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Das (Wasted) Kapital: Firm Ownership and Investment Efficiency in China

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  • David Dollar
  • Shang-Jin Wei

Abstract

Based on a survey that we designed and that covers a stratified random sample of 12,400 firms in 120 cities in China with firm-level accounting information for 2002-2004, this paper examines the presence of systematic distortions in capital allocation that result in uneven marginal returns to capital across firm ownership, regions, and sectors. It provides a systematic comparison of investment efficiency among wholly and partially state-owned, wholly and partially foreign-owned, and domestic privately owned firms, conditioning on their sector, location, and size characteristics. It finds that even after a quarter-of-century of reforms, state-owned firms still have significantly lower returns to capital, on average, than domestic private or foreign-owned firms. Similarly, certain regions and sectors have consistently lower returns to capital than other regions and sectors. By our calculation, if China succeeds in allocating its capital more efficiently, it could reduce its capital stock by 8 percent without sacrificing its economic growth (and hence could raise its household consumption and deliver a faster improvement to its citizens' living standard).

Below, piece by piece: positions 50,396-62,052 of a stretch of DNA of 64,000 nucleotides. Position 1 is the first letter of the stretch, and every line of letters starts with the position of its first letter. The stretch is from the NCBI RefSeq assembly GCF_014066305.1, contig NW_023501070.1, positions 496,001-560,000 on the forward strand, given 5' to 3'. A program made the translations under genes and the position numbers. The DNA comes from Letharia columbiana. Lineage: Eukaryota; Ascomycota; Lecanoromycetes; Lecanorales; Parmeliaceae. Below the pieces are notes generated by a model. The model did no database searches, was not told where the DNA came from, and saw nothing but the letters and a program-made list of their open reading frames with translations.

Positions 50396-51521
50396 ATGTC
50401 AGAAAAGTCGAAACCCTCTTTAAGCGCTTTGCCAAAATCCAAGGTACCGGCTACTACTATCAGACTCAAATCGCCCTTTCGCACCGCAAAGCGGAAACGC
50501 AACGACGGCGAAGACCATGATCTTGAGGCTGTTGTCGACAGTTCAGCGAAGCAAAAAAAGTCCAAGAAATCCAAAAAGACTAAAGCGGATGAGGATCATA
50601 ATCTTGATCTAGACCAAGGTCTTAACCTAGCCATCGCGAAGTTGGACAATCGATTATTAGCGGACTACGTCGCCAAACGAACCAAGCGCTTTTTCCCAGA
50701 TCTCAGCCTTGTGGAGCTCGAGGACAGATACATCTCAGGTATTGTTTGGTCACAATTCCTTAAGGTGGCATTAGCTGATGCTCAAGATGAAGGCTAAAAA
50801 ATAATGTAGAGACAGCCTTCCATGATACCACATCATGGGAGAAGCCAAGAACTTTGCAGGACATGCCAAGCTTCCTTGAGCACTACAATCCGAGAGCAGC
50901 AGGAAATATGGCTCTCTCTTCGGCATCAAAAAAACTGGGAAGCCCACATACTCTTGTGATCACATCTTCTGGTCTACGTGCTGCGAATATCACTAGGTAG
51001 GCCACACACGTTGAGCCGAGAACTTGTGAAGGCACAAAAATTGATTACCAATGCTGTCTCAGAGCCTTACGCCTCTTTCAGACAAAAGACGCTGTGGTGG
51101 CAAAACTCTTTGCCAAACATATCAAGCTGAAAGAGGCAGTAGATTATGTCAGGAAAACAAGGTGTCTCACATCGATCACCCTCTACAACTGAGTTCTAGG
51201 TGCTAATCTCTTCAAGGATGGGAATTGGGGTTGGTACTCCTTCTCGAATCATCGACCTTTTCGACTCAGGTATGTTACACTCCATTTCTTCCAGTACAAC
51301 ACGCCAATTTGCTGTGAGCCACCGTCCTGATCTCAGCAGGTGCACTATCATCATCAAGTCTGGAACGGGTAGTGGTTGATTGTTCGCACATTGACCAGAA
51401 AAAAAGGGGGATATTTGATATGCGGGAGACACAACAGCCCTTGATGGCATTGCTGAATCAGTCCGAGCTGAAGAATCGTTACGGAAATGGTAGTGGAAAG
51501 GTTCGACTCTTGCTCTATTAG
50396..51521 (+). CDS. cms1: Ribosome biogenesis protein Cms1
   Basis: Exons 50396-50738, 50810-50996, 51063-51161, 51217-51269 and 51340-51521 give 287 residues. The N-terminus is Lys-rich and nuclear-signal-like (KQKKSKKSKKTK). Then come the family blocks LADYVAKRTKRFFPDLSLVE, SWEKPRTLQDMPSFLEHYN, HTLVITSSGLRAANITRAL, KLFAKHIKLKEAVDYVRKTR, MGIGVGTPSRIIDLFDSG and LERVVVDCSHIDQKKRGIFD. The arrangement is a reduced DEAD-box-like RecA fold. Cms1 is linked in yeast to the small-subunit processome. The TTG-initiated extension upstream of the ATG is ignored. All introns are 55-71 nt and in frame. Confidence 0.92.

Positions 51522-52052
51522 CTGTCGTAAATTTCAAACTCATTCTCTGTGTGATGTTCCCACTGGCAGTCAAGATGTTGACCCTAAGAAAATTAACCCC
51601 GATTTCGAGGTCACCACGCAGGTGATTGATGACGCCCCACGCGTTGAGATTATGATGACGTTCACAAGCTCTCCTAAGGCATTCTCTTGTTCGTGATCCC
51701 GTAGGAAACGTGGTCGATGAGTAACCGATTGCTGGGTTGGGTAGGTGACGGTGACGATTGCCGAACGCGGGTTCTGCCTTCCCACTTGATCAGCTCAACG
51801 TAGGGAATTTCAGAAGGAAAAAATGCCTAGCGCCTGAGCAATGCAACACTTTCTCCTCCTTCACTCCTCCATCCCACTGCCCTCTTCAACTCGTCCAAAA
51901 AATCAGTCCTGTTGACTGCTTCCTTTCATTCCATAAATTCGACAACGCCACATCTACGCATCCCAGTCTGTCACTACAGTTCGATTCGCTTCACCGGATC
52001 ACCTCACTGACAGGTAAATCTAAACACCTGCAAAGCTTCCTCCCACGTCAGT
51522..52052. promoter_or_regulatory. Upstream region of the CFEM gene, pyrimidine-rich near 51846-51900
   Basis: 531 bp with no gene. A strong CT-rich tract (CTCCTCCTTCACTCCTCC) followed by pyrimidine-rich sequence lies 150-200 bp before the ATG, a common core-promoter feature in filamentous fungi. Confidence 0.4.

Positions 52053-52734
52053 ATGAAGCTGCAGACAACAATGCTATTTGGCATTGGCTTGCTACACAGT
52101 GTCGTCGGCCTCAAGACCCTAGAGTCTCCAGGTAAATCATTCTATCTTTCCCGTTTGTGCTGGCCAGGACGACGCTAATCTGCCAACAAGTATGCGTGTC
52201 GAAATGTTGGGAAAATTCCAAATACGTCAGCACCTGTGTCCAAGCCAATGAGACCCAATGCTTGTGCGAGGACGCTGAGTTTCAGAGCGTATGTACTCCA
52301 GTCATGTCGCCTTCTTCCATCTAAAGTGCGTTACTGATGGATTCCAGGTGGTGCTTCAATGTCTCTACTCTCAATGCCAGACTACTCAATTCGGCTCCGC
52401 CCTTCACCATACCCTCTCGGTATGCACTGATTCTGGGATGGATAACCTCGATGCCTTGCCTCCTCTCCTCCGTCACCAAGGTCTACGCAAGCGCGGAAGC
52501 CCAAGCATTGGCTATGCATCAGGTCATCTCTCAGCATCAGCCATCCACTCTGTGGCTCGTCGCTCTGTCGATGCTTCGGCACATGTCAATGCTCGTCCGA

Suggested Citation

  • David Dollar & Shang-Jin Wei, 2007. "Das (Wasted) Kapital: Firm Ownership and Investment Efficiency in China," NBER Working Papers 13103, National Bureau of Economic Research, Inc.
  • Handle: RePEc:nbr:nberwo:13103
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    References listed on IDEAS

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    1. Boyreau-Debray, Genevieve & Wei, Shang-Jin, 2004. "Pitfalls of a State-Dominated Financial System: The Case of China," CEPR Discussion Papers 4471, C.E.P.R. Discussion Papers.
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    5. Chong-En Bai & Chang-Tai Hsieh & Yingyi Qian, 2006. "The Return to Capital in China," Brookings Papers on Economic Activity, Economic Studies Program, The Brookings Institution, vol. 37(2), pages 61-102.
    6. Wendy Dobson & Anil K. Kashyap, 2006. "The Contradiction in China's Gradualist Banking Reforms," Brookings Papers on Economic Activity, Economic Studies Program, The Brookings Institution, vol. 37(2), pages 103-162.
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    More about this item

    JEL classification:

    • E22 - Macroeconomics and Monetary Economics - - Consumption, Saving, Production, Employment, and Investment - - - Investment; Capital; Intangible Capital; Capacity
    • F21 - International Economics - - International Factor Movements and International Business - - - International Investment; Long-Term Capital Movements
    • O1 - Economic Development, Innovation, Technological Change, and Growth - - Economic Development

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